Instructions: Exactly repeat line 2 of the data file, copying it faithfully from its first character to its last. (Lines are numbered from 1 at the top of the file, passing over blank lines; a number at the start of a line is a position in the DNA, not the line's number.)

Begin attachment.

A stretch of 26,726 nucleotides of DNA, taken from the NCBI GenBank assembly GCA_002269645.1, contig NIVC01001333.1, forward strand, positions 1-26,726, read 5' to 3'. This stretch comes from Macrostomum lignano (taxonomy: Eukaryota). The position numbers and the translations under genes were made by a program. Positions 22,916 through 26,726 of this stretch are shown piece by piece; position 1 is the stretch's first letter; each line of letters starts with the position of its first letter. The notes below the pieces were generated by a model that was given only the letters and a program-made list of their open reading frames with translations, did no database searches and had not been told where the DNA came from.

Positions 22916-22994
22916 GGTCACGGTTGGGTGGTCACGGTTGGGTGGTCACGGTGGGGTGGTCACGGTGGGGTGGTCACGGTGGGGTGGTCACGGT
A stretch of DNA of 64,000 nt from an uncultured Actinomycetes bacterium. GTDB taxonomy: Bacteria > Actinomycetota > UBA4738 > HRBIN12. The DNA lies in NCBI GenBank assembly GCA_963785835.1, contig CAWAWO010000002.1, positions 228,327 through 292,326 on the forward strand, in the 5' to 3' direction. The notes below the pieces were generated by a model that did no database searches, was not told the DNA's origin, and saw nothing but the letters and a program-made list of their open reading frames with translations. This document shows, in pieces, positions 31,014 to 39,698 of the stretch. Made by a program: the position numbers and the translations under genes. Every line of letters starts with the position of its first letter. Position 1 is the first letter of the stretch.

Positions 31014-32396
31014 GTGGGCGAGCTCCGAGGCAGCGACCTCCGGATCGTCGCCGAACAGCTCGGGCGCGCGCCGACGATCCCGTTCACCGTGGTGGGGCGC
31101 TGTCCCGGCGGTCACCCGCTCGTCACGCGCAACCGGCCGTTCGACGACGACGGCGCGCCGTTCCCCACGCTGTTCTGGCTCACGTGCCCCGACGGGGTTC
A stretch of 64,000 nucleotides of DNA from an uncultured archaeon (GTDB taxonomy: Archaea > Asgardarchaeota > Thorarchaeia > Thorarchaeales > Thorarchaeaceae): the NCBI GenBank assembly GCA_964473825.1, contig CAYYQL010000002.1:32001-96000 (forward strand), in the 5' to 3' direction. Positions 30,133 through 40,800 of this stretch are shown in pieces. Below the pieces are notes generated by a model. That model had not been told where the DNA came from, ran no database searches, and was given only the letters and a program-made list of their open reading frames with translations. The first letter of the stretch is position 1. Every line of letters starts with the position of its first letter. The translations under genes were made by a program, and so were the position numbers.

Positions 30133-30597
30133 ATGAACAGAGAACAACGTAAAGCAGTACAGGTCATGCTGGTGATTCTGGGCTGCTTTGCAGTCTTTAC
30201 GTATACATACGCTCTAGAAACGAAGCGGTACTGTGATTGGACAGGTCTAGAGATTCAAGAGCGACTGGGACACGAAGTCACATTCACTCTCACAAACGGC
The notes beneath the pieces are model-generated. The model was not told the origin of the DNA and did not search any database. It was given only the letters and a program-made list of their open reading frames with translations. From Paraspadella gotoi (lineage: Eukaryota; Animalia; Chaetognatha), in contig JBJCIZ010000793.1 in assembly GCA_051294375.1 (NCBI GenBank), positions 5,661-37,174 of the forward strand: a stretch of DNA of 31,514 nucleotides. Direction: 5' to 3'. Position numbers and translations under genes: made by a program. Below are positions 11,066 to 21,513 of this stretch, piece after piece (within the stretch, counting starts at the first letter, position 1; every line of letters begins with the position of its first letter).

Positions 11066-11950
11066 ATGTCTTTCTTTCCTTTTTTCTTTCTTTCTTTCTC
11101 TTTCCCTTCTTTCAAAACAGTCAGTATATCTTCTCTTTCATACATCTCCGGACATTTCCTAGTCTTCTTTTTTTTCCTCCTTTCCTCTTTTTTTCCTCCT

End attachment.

Positions 22916-22994